When ‘fessing up’ is by far the better optionJune 2012
Walmart is the eighth-largest company in the US. It employs two million staff worldwide, and they serve customers more than 200 million times per week in 10,130 retail outlets in 27 countries. It has taken a laudable stance on sustainability and has worked hard to improve its reputation over the last few years.
But now the company faces something of a corporate earthquake over its management of the scandal surrounding alleged bribery in its Mexican offshoot. I say ‘management’, but this is probably misleading as its current predicament appears to be the result of not managing the situation at all.
Admittedly, the bribery was, if the allegations reported in the press are true, extensive: the New York Times reported in April that the company’s Mexican management orchestrated bribes of $24m, paid to Mexican officials for building permits and planning clearances to speed the development and opening of new stores. It is claimed they also falsified accounts to hide the payments, but that the company’s US lawyers were alerted to the matter when its general counsel in Mexico directly responsible for the payments decided to come clean.
The US lawyers’ call for an independent inquiry was rejected by Walmart’s senior management who, instead, opted for an internal investigation. When that also recommended a major inquiry, Walmart’s management simply referred the matter back to the company’s general counsel in Mexico, who promptly dropped the matter entirely. Taking ownership of this scandal would have taken guts and determination for any board, but certainly less than is required now as they would have at least been given some credit for coming clean. Trying to keep it quiet has made it an awful lot worse.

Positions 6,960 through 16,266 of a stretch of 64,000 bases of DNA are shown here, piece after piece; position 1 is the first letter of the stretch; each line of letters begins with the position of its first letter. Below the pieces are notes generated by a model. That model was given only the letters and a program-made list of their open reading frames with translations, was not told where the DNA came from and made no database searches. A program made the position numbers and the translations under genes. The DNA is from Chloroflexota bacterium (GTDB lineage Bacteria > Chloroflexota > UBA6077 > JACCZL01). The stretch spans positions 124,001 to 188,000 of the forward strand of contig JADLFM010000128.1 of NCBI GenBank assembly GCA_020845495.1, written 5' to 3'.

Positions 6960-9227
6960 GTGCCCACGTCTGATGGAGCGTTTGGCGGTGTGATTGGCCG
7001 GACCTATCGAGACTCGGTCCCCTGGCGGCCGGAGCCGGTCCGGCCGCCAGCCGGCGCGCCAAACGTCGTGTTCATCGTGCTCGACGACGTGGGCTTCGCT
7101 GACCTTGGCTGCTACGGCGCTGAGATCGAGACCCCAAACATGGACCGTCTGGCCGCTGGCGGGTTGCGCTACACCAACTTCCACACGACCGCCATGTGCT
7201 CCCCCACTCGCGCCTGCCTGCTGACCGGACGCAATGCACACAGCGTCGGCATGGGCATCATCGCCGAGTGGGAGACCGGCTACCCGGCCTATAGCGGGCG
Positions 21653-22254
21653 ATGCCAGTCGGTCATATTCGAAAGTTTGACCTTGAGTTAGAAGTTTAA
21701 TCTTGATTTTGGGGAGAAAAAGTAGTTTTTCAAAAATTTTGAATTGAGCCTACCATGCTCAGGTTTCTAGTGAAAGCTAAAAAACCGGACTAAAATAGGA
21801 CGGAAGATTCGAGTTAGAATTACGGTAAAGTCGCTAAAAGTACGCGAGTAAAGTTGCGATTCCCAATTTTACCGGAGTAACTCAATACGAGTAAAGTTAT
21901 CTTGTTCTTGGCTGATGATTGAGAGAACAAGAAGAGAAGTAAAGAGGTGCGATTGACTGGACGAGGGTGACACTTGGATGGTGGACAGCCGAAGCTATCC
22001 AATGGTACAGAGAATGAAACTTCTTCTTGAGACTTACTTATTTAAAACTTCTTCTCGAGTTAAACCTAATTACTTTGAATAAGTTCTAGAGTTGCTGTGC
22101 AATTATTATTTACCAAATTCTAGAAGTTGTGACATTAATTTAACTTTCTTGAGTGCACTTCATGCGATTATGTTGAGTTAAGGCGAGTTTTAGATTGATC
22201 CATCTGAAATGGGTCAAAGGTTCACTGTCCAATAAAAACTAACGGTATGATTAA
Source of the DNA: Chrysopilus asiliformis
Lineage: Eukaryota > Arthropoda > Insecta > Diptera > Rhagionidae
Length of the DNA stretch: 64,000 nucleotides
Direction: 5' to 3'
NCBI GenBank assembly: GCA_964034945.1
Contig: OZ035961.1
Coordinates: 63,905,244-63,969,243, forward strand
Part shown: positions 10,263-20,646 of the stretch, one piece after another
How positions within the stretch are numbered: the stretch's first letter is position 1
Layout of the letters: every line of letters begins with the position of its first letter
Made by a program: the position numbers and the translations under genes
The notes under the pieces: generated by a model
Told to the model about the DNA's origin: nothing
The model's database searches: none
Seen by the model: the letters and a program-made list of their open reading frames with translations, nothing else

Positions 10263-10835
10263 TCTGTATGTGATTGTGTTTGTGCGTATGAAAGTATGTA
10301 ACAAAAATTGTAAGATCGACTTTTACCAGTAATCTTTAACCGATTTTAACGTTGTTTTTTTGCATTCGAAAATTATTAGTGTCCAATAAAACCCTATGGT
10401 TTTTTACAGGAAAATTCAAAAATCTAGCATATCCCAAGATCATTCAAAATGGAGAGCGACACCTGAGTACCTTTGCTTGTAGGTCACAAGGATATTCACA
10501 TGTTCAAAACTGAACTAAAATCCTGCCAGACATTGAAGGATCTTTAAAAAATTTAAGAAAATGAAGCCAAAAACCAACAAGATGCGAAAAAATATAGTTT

Of course, the facts of the case are still to be determined in law and all this is mere allegation. But, regardless, Walmart now faces battles on several fronts. In addition to the legal and other challenges from shareholders, it could also face criminal investigations in Mexico by the Justice Department, the Securities & Exchange Commission, both under the US Foreign Corrupt Practices Act, and by the Mexican authorities themselves. And the spotlight could spread beyond the company’s Mexico operation. Then there is a plethora of potential disciplinary and legal actions that various directors past and present could face, particularly if it is shown they could have taken corrective action years ago.
In the great scheme of things, $24m is not even a great deal of money, but the potential costs of the scandal to Walmart are huge. However, an unexpected but welcome consequence of Walmart’s troubles is that it has probably thwarted lobby group agitation to water down the Foreign Corrupt Practices Act – at least for now. This case is proof, if any were needed, that the act could serve a useful purpose in focusing corporate minds.
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